What have some of your failures been, and what have you learned from them?  

Last year I tried to open a brick and motor store in San Francisco. An opportunity appeared that at first, it seemed like the perfect fit for me. After several weeks of preparation and some major purchases the whole thing fell through. The owners of the space changed plans for how they wanted to make use of it, shifting away from food and toward opening a book store. While I was disappointed, in the long run it turned out to be the best thing that could have happened, because not long after an opening at the Ferry Plaza farmers market came my way. Honestly, looking back, what seemed a good fit at the time actually was not? I guess the lesson for me here is that when one door closed, another — in this case, better — door opened. Everything has its own time.

How do you motivate yourself and stay motivated? 

I am constantly visualizing. I believe it is important to maintain a positive outlook, no matter what the challenges are. That is not always easy, and there are a lot of challenges. However, I work on it; I listen to motivational talks online or read books that offer simple ways to keep your spirits up.

What is your greatest fear, and how do you manage fear?

I don’t have much fear in general… but I do have a fear of public speaking. I do not know if I have  managed it, but I have done some and people told me they liked it.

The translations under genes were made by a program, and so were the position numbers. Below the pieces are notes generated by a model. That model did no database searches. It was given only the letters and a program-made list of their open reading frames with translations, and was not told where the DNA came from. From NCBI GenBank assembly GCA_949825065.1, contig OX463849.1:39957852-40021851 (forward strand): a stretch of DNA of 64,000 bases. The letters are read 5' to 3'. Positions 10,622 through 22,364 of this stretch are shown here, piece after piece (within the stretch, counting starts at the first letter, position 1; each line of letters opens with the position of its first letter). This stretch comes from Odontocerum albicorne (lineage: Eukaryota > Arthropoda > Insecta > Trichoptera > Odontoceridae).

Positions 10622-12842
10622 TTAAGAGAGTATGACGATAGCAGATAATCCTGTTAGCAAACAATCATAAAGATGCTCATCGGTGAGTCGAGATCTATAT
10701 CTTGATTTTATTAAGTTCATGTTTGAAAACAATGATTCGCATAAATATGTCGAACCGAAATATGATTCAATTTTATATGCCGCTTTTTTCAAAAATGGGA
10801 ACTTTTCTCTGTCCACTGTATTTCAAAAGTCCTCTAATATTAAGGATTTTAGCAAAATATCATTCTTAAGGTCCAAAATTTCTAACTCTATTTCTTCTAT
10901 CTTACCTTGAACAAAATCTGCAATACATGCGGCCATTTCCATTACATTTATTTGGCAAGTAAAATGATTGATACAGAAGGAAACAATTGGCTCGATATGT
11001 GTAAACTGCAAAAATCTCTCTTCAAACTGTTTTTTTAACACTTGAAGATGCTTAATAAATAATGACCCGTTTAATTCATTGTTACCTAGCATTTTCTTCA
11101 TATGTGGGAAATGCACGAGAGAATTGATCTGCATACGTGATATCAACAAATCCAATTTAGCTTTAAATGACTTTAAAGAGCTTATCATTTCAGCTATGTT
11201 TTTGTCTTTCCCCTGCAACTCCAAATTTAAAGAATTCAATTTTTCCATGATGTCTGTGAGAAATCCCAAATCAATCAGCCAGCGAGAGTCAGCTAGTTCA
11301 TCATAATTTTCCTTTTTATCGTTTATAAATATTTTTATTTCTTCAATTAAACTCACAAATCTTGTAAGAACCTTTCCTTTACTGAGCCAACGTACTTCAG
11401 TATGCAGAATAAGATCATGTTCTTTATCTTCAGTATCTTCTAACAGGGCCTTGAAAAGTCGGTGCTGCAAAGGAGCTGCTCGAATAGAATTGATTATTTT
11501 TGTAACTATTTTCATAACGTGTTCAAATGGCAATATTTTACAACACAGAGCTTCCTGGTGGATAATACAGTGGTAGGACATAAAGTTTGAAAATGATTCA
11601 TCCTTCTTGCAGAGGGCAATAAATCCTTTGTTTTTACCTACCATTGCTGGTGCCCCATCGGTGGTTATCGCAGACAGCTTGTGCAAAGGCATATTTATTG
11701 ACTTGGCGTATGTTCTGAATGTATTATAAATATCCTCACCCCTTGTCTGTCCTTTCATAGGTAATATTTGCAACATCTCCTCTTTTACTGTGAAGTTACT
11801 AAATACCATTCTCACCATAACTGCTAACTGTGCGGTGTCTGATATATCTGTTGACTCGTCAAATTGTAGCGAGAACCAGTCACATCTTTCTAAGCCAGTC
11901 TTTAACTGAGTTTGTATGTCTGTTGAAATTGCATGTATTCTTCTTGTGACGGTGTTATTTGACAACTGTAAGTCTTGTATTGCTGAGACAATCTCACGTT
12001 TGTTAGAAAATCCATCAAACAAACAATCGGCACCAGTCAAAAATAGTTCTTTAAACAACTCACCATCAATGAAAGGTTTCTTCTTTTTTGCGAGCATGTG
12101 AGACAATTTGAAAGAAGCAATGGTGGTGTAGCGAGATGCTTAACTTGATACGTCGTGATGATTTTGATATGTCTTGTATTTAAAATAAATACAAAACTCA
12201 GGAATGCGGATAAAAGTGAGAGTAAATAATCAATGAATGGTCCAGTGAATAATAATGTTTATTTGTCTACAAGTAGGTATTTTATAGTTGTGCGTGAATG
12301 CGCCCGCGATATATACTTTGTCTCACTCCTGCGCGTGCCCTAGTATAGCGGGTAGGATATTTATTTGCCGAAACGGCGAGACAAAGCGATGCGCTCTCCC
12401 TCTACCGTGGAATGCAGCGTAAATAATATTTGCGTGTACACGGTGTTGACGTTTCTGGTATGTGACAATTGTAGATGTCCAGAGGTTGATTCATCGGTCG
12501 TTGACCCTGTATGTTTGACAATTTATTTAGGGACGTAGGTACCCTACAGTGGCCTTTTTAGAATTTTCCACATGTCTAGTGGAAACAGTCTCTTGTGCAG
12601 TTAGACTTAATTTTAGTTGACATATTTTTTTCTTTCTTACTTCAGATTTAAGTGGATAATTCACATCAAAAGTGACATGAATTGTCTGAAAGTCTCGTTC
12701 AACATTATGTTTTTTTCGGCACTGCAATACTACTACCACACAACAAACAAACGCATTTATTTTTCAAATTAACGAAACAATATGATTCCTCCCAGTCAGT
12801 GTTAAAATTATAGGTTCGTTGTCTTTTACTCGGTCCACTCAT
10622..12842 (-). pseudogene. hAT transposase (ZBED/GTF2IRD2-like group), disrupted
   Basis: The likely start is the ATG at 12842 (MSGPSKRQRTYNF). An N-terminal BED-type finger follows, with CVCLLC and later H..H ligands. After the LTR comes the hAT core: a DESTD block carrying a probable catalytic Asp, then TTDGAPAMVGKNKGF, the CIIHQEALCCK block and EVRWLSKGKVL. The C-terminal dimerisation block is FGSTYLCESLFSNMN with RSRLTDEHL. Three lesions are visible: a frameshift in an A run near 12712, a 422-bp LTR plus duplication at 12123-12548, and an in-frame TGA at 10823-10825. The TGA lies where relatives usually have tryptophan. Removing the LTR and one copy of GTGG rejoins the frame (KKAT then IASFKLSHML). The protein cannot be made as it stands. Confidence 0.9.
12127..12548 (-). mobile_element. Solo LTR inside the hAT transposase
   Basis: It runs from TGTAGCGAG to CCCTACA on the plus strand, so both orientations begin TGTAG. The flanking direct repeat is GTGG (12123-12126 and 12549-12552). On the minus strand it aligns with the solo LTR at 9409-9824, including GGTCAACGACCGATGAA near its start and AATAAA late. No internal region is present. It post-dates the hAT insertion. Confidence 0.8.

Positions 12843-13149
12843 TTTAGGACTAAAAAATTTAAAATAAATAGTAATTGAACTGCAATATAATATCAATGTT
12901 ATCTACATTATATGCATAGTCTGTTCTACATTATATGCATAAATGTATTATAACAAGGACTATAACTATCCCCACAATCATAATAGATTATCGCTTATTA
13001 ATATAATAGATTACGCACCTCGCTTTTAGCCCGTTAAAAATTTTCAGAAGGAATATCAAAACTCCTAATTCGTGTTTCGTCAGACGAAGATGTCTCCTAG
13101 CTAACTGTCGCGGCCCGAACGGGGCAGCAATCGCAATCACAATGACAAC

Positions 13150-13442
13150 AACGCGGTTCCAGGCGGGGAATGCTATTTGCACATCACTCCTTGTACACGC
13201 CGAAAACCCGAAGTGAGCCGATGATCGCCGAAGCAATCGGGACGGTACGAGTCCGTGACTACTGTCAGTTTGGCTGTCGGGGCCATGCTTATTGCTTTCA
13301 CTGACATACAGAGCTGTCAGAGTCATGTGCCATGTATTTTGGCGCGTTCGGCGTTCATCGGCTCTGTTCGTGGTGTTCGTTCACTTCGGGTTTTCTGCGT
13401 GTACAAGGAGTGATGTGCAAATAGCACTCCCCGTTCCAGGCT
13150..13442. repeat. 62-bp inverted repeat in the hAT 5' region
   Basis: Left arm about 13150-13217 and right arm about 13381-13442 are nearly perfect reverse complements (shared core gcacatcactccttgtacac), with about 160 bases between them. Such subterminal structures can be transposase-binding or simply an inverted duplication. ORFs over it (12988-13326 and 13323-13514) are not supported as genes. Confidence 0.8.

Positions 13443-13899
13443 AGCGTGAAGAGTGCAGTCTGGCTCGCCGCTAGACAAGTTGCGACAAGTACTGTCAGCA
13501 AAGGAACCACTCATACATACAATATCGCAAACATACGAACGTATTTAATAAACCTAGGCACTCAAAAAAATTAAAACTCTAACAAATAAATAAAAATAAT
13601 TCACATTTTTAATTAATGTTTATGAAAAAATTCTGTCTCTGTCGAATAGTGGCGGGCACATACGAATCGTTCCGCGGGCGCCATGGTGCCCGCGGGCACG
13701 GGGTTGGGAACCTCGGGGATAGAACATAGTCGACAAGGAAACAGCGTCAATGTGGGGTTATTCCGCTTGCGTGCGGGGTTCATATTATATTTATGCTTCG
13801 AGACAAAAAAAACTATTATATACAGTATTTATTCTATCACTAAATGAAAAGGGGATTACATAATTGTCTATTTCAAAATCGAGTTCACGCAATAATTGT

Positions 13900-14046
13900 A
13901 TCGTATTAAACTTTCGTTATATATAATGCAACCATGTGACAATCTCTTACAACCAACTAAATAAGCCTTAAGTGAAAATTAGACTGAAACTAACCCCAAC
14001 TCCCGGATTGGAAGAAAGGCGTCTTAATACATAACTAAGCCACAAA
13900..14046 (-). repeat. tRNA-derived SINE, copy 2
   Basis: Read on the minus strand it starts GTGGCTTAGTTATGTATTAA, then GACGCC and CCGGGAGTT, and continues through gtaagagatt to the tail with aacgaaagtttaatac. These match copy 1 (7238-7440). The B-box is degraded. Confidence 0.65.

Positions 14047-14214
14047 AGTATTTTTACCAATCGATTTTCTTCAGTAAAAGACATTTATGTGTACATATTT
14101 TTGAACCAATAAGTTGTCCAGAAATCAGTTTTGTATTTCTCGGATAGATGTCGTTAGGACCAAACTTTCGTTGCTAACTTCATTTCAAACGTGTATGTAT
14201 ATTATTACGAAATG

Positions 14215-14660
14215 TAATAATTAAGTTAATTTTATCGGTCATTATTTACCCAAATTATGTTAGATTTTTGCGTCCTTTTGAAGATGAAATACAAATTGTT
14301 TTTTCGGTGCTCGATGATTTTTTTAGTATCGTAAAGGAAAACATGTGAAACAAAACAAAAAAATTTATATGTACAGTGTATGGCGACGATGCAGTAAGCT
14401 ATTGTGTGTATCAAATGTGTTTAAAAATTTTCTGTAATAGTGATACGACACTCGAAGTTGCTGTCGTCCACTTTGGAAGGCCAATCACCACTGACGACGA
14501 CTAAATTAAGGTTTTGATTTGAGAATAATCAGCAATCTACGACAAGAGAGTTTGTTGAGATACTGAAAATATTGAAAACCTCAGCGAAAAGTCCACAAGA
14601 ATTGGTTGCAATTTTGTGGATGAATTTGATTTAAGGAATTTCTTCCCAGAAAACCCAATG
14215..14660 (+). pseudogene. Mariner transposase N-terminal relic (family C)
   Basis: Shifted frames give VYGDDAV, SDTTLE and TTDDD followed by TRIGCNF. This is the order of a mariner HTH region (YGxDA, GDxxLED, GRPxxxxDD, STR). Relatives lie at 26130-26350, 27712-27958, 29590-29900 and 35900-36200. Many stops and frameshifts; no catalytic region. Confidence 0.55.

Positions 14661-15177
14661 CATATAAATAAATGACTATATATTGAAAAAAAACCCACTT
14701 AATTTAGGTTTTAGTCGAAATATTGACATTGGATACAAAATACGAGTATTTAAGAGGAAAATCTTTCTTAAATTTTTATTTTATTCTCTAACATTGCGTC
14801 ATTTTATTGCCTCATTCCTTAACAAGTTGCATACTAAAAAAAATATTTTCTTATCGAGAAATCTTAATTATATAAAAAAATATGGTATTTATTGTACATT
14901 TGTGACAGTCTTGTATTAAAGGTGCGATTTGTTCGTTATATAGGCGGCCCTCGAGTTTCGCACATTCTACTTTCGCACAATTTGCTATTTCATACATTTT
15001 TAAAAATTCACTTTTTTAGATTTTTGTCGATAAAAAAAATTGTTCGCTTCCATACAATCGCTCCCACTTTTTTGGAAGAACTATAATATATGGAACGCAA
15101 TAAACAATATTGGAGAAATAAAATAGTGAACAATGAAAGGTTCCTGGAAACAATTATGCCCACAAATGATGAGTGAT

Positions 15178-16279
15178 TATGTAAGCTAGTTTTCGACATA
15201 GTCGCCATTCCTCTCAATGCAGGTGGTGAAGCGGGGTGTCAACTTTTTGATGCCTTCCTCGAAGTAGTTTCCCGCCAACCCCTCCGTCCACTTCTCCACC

What do you feel whether there is the major difference between entrepreneurs and those who work for someone else?

how to prepare kimchiI think there is a reason that immigrants, and especially women immigrants, often become entrepreneurs. We come to a new country and often have to fend for ourselves. We struggle with language, with new cultures, but we also carry with us traditions that Americans are hungry for. So, it makes sense that we create businesses that use that capital and  allow us to dictate things on our terms.

What are your future plans and where do you see yourself and your business in 10 years?

My goal is  one day to open a small “banchan” café. Banchan in Korean refers to the many small dishes you get during a Korean meal. It can be all kinds of things, from pickled vegetables to meats, fish and eggs. You can buy banchan at a Korean market, but it is often not made very well. I would like to open a shop where people can buy a selection of different, quality banchan that they can either eat there or take home. I always say, with the fridge of banchan you always have a delicious and easy meal at your fingertips.

My biggest dream is to have Volcano Kimchi banchan stores in different major cities around the country. I would like lead “kimchi making’ classes and spread good bacteria far and wide.

What three pieces of advice would you give to Femigrants who want to become entrepreneurs?

Have a vision and do not compromise. Chances are there are others who share that vision and if you keep at it you will  eventually make connections.

  • Be persistent
  • Stay positive

Do you have any favorite quote that you think might inspire Femigrants

Whatever the mind of man can conceive and believe, it can be achieved” Napoleon Hill

how to prepare kimchi

Editor: Aygun Dadashova